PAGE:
Portland is home to some terrific dance companies, several of which have events coming up.
Portland's answer to Seattle's Pacific Northwest Ballet, directed by Christopher Stowell (son of former PNB directors Kent Stowell and Francia Russell), has a lively looking program running through April 28. Titled "Chromatic Quartet," it features a world premiere by Matjash Mrozewski, along with works by Balanchine, Wheeldon and Caniparoli. (Newmark Theatre, 1111 S.W. Broadway, 888-922-5538 or http://www.obt.org)
—White Bird Dance:
The city's primary presenter of touring shows brings American troupe Lar Lubovitch Dance Company (www.lubovitch.org) to town on May 2 and French/Brazilian troupe Compagnie Käfig (www.kafig.com) on May 9. (Arlene Schnitzer Concert Hall, 1037 S.W. Broadway. 503-245-1600 or http://www.whitebird.org.
This antic, playful modern-dance company has produced lively pieces both on stage and in film — so it makes perfect sense that its next production, "The Cutting Room" (May 3-19), will "mash up" scenes from classic movies with live movement and an original score. (1201 N.W. 17th Ave., 503-229-0627 or http://www.bodyvox.com)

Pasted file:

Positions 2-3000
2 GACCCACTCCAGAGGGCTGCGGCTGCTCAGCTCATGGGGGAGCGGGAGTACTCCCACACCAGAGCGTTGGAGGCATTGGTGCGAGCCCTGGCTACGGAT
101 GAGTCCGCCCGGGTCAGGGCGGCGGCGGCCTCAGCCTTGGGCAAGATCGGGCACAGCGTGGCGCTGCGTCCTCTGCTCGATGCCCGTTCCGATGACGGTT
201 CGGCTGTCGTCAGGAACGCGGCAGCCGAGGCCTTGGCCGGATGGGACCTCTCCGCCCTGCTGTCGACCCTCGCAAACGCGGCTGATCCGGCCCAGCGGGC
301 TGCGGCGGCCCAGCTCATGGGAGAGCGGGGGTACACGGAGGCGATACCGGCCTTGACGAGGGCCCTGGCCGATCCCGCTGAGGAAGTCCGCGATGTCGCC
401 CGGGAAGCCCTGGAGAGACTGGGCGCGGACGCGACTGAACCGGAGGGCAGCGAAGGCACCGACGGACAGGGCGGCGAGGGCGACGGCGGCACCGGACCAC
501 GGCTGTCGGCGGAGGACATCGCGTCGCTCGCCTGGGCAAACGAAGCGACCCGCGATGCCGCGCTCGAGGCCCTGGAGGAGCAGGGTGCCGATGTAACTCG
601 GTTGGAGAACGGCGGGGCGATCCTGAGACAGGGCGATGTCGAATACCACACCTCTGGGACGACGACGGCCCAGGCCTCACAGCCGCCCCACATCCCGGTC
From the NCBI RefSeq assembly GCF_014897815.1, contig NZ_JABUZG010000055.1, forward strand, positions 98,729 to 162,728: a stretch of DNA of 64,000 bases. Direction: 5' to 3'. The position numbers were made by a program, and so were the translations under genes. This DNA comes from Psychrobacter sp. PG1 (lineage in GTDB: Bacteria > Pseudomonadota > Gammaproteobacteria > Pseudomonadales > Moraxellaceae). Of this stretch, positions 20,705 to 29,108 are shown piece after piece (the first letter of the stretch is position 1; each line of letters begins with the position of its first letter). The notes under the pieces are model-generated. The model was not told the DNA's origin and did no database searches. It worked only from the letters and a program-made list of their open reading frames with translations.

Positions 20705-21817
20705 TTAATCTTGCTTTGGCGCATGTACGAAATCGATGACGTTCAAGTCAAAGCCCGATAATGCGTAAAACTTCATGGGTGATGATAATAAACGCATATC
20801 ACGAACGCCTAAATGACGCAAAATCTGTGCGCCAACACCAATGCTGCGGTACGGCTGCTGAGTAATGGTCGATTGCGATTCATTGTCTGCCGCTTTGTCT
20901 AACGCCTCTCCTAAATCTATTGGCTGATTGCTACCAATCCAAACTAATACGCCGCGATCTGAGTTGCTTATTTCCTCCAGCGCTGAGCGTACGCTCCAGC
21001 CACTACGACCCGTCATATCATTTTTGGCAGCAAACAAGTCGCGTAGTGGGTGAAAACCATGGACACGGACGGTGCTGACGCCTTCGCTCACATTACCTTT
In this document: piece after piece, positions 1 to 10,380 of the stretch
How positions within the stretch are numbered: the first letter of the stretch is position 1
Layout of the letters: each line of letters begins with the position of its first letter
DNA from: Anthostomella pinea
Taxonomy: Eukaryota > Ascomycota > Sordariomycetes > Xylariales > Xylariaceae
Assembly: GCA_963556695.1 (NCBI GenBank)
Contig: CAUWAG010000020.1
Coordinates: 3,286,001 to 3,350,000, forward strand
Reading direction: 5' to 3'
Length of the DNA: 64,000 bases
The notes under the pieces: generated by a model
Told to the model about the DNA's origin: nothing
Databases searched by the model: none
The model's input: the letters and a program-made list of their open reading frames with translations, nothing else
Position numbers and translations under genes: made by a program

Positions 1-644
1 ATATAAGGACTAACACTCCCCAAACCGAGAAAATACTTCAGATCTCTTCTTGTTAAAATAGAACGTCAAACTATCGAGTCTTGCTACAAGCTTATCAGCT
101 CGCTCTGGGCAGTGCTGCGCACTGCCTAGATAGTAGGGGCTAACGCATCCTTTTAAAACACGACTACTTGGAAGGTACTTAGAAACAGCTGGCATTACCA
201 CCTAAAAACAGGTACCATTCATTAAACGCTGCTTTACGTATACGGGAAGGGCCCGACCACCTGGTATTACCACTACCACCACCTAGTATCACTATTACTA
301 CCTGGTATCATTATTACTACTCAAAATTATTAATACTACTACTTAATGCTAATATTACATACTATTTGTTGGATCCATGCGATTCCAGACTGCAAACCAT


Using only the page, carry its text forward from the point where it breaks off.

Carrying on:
Portland, like Seattle, is a bustling theater town. Two picks:
—Portland Center Stage is midway through a run of "Anna Karenina" (through May 6), distilled from Tolstoy's 800-plus pages into a three-hour stage show by Kevin McKeon of Seattle's Book-It Repertory Theatre. Next up are two musicals with African-American roots: "Black Pearl Sings!" (April 24-June 17) and "It Ain't Nothin' But the Blues" (May 22-June 24). (128 N.W. 11th Ave., 503-445-3700 or http://www.pcs.org)
—Artists Repertory Theater just closed the Northwest premiere of David Mamet's controversial "Race" and isn't taking it any easier by bringing the Tony- and Pulitzer-winning musical about bipolar illness, "Next to Normal," to the stage (April 24-June 3). (1515 S.W. Morrison St., 503-241-1278 or http://www.artistsrep.org)
It couldn't be simpler: Go to Powell's City of Books and stay for a day — or a lifetime — at this Shangri-La of bookstores, which comes with a color-coded map to help you navigate its vast multistory premises. Huge selection, helpful clerks, nightly readings, a busy cafe … it has everything. (1005 W. Burnside St., 503-228-4651 or http://www.powells.com)
Films with a difference
Portland has a thriving film scene with an accent on independent taste. Downtown venues offering venturesome fare include the Northwest Film Center (1219 S.W. Park Ave., 503-221-1156 or http://www.nwfilm.org) and the Living Room Theaters (341 S.W. 10th Ave., 971-222-2010 or http://www.livingroomtheaters.com), a multiplex across the street from Powell's that serves food and drink with your movie.